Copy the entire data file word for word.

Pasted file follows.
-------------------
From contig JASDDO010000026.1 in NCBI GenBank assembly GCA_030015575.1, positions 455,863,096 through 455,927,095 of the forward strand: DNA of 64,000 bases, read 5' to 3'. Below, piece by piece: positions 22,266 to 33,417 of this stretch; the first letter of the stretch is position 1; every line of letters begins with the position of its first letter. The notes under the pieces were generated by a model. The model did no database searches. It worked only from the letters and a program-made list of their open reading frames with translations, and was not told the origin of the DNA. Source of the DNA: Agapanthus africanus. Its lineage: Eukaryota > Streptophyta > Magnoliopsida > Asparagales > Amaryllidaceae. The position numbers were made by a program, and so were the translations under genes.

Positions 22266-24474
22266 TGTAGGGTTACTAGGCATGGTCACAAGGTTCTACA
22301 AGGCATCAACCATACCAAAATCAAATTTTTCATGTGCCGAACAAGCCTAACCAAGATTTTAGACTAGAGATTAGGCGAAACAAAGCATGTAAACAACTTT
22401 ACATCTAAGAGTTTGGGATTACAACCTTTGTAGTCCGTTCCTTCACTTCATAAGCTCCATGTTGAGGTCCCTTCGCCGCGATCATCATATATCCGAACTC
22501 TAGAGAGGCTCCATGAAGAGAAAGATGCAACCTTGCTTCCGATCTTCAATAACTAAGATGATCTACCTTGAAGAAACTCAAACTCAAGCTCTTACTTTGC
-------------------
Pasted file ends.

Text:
From contig JASDDO010000026.1 in NCBI GenBank assembly GCA_030015575.1, positions 455,863,096 through 455,927,095 of the forward strand: DNA of 64,000 bases, read 5' to 3'. Below, piece by piece: positions 22,266 to 33,417 of this stretch; the first letter of the stretch is position 1; every line of letters begins with the position of its first letter. The notes under the pieces were generated by a model. The model did no database searches. It worked only from the letters and a program-made list of their open reading frames with translations, and was not told the origin of the DNA. Source of the DNA: Agapanthus africanus. Its lineage: Eukaryota > Streptophyta > Magnoliopsida > Asparagales > Amaryllidaceae. The position numbers were made by a program, and so were the translations under genes.

Positions 22266-24474
22266 TGTAGGGTTACTAGGCATGGTCACAAGGTTCTACA
22301 AGGCATCAACCATACCAAAATCAAATTTTTCATGTGCCGAACAAGCCTAACCAAGATTTTAGACTAGAGATTAGGCGAAACAAAGCATGTAAACAACTTT
22401 ACATCTAAGAGTTTGGGATTACAACCTTTGTAGTCCGTTCCTTCACTTCATAAGCTCCATGTTGAGGTCCCTTCGCCGCGATCATCATATATCCGAACTC
22501 TAGAGAGGCTCCATGAAGAGAAAGATGCAACCTTGCTTCCGATCTTCAATAACTAAGATGATCTACCTTGAAGAAACTCAAACTCAAGCTCTTACTTTGC